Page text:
GridFS

GridFS is a standard for using MongoDB as file storage through the MongoDB binary type. MongoDB allows you to store documents up to 16MB in size, which is useful for storing PDFs, profile pictures and other binary data. But if you want to store bigger data than 16MB you’ll need to store it over multiple documents. GridFS fulfills that task.

Setup

GridFS is a bucket consisting of two collections. This means that two collections have the same prefix separating their own bucket name with a dot (.).

GridFS uses the fs prefix by default and then appends the bucket names files and chunks to create a fs.files collection and fs.chunks collection. Files stores the metadata, chunks stores the binary information for the files.

let fs = db.makeGridFS() will get you the GridFS instance.

Using GridFS

MongoKitten’s GridFS supports three methods of mutation.

Create/store, Read/find and Remove/delete.

Storing files

let data: [UInt8] = []
let fileID = try fs.store(data: myData, named: "data.txt")

Removing files

Files can only be removed by their identifier because you wouldn’t want to remove all files accidentally. For that we have try fs.drop() which drops the collections.

try fs.remove(byId: fileID)

Finding files

This functions similarly to Collection. But instead of returning a cursor containing Documents it returns a GridFS.File cursor.

let allFiles = try fs.find()

You can find single files using findOne similarly to Collection.

let file: GridFS.File? = try fs.findOne(byID: fileID)

Reading files

Once you’ve obtained an instance of GridFS.File you’ve only fetched the metadata. Meaning the filename, mime type, MD5 checksum and any other metadata that this file contains.

You can use this file instance to fetch either all or specific sets of bytes. In the case of a smaller download, or a download that’ll need to be served in it’s entirely.

To fetch all bytes you’ll need to iterate over the chunks and send those chunks over the socket stream chunk-by-chunk.

for chunk in file {
  socket.send(chunk.data)
}

You can interrupt this process at any time efficiently without fetching extra data from MongoDB.

MongoKitten will not throw an error when an error occurs when iterating over the file chunks using this method and will instead return no (additional) chunks. This may not always cause harm. In some situations it will result in an aborted or corrupted download which may or may not be a problem. In an image it’ll result in a partially loaded image, in a video it’ll result in the inability to load some parts of the movie and some file formats like PDF may be unable to open and need to be re-downloaded.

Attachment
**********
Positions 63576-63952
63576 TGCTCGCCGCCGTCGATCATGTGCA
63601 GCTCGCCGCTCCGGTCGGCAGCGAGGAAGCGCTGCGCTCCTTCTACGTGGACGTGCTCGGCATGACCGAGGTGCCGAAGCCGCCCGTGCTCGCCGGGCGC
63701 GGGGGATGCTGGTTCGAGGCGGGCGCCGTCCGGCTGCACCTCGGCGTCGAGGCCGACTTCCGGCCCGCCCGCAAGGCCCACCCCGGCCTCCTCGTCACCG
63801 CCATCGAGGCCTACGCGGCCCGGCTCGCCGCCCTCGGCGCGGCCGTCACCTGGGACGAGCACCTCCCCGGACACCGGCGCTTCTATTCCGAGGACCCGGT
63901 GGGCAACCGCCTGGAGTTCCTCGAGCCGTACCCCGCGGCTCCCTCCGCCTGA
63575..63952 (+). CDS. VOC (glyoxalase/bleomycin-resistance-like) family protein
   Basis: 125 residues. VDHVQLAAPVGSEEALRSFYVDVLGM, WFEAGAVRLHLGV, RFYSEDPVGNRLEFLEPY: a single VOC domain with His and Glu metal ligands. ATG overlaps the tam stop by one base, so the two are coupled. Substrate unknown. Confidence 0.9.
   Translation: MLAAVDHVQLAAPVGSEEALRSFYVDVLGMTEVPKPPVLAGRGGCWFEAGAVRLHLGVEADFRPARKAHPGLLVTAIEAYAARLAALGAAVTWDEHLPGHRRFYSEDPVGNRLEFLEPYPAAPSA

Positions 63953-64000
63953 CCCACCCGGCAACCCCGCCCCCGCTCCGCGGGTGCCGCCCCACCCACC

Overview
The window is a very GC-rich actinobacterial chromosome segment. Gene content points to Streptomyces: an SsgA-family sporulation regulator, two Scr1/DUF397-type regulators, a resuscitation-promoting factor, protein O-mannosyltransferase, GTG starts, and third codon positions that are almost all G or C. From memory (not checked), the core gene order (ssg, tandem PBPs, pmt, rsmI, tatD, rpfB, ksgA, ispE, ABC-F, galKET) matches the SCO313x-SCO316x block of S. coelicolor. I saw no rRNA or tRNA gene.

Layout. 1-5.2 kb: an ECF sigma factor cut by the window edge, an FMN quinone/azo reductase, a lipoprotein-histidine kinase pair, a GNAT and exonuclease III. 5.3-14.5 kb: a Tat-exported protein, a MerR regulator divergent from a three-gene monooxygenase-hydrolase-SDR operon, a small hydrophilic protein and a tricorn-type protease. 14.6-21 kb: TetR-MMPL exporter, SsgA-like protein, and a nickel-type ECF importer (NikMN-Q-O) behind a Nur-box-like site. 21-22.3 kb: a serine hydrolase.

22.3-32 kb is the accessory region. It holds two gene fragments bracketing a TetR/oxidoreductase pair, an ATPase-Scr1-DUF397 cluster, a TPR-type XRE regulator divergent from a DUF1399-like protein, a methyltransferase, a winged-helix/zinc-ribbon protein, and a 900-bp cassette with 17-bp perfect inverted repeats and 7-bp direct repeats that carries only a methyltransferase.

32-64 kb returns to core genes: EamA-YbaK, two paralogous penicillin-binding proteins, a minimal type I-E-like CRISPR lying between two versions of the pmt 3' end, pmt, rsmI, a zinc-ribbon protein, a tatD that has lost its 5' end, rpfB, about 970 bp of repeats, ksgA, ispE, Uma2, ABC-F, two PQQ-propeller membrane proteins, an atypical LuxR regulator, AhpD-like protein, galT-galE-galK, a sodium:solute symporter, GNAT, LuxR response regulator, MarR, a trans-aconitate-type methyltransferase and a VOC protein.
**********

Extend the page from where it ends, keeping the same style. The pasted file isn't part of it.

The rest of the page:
If you want to set up a failsafe for these scenarios you’ll need to use the try file.chunked() method.

for chunk in try file.chunked() {
  socket.send(chunk.data)
}

By default most frameworks will be unable to serve the file properly which results in the same situation as above. But if you catch the error manually you may be able to fetch the remaining data by re-trying to fetch the remaining chunks. This can be useful when the used replica set or sharded cluster has had a failure because it’s been disabled for maintainance or another reason, or simply to log the problem.

Resumed downloads

Some larger files and web-browsers may use a functionality that allows resuming downloads. Videos use them for buffering, by downloading the relevant parts of the videos when required allowing you to start watching the first bit whilst the rest is still buffering. Other big files may use this web-feature for resuming big downloads after a connection problem has occurred. Or you may have another use case scenario.

MongoKitten allows you to fetch specific subsets of information from GridFS.

You can request all bytes after byte 1 million (1MB) for example:

try file.read(from: 1_000_000)`

You can request a limited subset of bytes:

try file.read(from: 1_000_000, to: 2_500_000)

This would fetch 1.5MB of data starting after 1MB.